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I am working in a big non-private hospital where we want to convert to open-source starting with office/productivity software and then installing Linux.

Microsoft is all over and even if we could switch to LibreOffice we foresee difficulties reading/parsing correctly 5-10% of MS proprietary documents.

With SaaS and even desktop based software there are now all kinds of newcomers and I haven't been able to figure out if there are any new solutions to at least view these 5-10% documents without skewed results (misplaced graphics etc)?

Google Drive is a great alternative but does not allow documents to be viewed without user account. So for browser based solutions we'd need a solution which uses non-user based login eg. IP address or general/common login for all hospital staff. Best of all - installed locally.

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    I definitely recommend submitting the improperly rendering documents to LibreOffice and OpenOffice so they can work on any compatibility issues. – RockPaperLizard Apr 21 '15 at 22:36
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    One thing to put into the mix: get your people to save their MS files as *.doc, *.xls, *.ppt, etc., i.e. do not use the .docx/xlsx/pptx formats. As counter-intuitive as it may seem, the older formats have better exchange with LibO than the *x versions. You can run your own trials, but I'm fairly confident you'll find this is the situation. – Dɑvïd Apr 21 '15 at 22:38
  • You could try running the MS Viewer under Wine. Might work ... might not. :) I have had some success running older MS Office (2003?) under Wine, but that might not be a viable solution for moving away from Office (obviously). – Dɑvïd Apr 21 '15 at 22:43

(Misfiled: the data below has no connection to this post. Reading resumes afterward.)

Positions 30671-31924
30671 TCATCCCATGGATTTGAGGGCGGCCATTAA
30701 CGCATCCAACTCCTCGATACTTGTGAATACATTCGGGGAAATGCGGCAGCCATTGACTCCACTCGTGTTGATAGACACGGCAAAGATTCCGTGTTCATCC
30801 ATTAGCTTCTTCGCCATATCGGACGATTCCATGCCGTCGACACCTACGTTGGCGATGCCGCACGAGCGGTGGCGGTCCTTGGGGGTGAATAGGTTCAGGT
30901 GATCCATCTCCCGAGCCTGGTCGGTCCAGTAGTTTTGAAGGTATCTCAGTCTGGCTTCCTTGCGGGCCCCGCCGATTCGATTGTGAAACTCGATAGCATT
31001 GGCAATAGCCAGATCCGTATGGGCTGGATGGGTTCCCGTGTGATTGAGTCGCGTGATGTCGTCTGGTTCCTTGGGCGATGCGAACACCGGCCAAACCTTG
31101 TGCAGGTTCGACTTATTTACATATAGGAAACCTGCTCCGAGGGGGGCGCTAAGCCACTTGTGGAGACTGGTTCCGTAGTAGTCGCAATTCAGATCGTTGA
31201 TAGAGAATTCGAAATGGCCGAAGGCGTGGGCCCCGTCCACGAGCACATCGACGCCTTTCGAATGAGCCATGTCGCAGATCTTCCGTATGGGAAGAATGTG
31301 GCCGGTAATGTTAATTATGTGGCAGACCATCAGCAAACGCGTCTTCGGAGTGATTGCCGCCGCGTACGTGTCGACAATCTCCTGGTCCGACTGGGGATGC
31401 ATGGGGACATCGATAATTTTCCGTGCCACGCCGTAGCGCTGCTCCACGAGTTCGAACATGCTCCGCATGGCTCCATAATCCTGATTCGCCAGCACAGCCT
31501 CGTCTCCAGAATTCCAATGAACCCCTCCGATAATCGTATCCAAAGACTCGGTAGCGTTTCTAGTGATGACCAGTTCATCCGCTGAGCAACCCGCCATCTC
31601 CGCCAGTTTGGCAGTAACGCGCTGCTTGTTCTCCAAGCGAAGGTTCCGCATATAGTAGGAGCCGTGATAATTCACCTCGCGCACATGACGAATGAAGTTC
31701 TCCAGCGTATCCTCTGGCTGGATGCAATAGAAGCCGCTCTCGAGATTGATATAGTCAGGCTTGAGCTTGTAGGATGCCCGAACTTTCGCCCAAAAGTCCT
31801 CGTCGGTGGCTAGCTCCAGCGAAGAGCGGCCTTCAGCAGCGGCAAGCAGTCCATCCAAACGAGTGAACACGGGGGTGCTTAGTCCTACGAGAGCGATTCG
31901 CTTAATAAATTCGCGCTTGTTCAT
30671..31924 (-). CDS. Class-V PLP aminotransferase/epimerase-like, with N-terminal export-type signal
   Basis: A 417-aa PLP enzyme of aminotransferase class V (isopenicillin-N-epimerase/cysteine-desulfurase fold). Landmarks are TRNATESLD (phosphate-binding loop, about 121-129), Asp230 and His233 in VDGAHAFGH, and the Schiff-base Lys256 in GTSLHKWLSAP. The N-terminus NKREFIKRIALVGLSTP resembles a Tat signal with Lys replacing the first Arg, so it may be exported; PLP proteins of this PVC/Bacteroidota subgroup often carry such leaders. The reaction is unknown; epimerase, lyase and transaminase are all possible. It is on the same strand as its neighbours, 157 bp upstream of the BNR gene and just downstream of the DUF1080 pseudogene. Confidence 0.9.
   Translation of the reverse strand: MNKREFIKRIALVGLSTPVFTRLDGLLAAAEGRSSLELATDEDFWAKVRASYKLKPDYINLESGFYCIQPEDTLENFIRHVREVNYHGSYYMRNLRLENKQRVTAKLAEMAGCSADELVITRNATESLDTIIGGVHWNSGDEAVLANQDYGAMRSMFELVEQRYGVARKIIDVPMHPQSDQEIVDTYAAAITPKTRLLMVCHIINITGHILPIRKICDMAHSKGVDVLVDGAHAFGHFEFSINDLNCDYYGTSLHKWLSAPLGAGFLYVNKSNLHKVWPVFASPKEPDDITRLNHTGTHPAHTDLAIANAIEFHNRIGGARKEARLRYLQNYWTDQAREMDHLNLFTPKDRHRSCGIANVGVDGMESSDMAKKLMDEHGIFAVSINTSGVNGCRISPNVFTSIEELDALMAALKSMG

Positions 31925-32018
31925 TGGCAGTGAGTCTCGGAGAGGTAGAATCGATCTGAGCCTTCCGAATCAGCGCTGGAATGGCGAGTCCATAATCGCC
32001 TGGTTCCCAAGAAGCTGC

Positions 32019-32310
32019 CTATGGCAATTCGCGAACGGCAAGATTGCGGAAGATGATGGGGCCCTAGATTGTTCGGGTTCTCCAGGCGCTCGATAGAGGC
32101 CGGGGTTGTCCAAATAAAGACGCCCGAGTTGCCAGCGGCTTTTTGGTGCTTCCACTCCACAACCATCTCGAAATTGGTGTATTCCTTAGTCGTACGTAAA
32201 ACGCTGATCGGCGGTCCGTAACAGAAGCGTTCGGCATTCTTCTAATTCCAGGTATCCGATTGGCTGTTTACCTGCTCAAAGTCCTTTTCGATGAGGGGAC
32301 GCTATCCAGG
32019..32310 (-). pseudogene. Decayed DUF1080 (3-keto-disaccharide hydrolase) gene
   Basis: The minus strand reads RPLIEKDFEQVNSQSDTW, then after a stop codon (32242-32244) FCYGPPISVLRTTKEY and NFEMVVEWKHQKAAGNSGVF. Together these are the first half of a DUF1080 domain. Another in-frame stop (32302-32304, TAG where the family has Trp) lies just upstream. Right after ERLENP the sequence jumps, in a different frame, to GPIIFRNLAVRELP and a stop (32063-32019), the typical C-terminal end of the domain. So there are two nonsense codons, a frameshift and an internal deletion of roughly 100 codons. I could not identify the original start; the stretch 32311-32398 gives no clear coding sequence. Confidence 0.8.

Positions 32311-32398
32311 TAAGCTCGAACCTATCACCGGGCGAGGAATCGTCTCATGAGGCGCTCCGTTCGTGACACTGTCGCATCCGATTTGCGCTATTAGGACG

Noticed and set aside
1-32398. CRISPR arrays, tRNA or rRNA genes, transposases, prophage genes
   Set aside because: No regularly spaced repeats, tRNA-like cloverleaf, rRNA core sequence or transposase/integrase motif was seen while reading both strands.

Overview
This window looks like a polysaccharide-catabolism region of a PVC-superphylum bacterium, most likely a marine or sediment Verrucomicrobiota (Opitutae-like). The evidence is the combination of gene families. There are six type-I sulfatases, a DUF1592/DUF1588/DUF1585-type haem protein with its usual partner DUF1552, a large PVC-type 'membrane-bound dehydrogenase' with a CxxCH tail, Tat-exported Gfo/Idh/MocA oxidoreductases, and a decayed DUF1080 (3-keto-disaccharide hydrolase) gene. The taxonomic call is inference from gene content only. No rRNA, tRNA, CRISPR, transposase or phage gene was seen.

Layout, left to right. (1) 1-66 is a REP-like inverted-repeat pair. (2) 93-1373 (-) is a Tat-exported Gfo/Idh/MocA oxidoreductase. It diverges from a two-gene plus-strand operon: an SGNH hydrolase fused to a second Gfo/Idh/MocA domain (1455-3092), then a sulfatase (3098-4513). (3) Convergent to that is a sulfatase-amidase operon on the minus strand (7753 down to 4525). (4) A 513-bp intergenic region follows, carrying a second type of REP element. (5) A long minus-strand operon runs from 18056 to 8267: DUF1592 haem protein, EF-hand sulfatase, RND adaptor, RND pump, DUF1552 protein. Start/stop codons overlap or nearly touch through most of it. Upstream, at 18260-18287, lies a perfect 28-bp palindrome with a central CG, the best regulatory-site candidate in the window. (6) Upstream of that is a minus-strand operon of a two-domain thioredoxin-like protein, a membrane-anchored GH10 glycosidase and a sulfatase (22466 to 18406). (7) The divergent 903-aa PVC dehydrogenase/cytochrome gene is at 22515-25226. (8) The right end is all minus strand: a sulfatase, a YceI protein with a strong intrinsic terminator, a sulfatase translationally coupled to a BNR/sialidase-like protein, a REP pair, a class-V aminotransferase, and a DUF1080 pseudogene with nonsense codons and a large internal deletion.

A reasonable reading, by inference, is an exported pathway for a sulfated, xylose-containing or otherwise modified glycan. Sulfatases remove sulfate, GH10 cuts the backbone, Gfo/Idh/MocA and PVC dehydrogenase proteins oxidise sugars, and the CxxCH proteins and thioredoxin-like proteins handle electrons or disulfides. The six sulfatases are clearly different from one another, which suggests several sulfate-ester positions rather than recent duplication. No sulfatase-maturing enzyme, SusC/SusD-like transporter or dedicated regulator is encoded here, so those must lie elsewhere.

• The hospital bit makes cloud based services a bit tricky, since you probably have privacy related things. – Journeyman Geek Apr 22 '15 at 0:42
  • Actually we would define documents as being 1) private and then must reside inside the hospital network and 2) non-private and these could be viewed in online (browser) tools or in the cloud even – David Thorisson Apr 22 '15 at 18:57
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You can definitely use Kingsoft Office, it's highly compatible with MS Office file formats and offers a tab view to open multiple documents in the same window.

  • I had trouble viewing some table formatting in LibreOffice, but they work just find in Kingsoft Office. Kingsoft also seems to be much faster at loading – Eldamir Sep 22 '16 at 10:51
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I was in situation when I wanted to view proprietary office file (Academic) but Libreoffice 4.2 wasn't up-to the task, since the issues were the same as yours -- misplaced graphics, or text. Running a virtual machine just to open a file didn't seem to me a good idea as that makes the system feel bulky. Wine has a good support for Ubuntu but you're on your own for an OS like Slackware.

Enough commentary, regardless of anything said above, amongst the contenders on WebStore the best (requiring no Internet access) I found was this extension for Chromium (Google Chrome also):

Office Editing for Docs, Sheets & Slides

Description and Features

View and edit Microsoft Word, Excel, and PowerPoint files -- without needing Office installed on your computer.

Once the extension is installed, Office files that you drag into Chrome, open in Gmail, Google Drive, and more, will be opened in Docs, Sheets, and Slides for viewing and editing.

You can save each file back to its original Office format, or convert it to Docs, Sheets, or Slides to unlock more features, like inviting others to edit with you, commenting, chat, and more.

Formats supported: .doc, .docx, .xls, .xlsx, .ppt, .pptx

Note: If the presentation files have animation then the animation wouldn't work. The extension can view the files locally, but requires Google Drive access to edit. This extension IMO is upto the task as I tested .doc, .docx, .pptx, .xls files and most of them worked fine for reading. Also, since the title of the question asked for a viewer, I assume this extension meets the demand.


Libre formats (office) didn't work in this extension.

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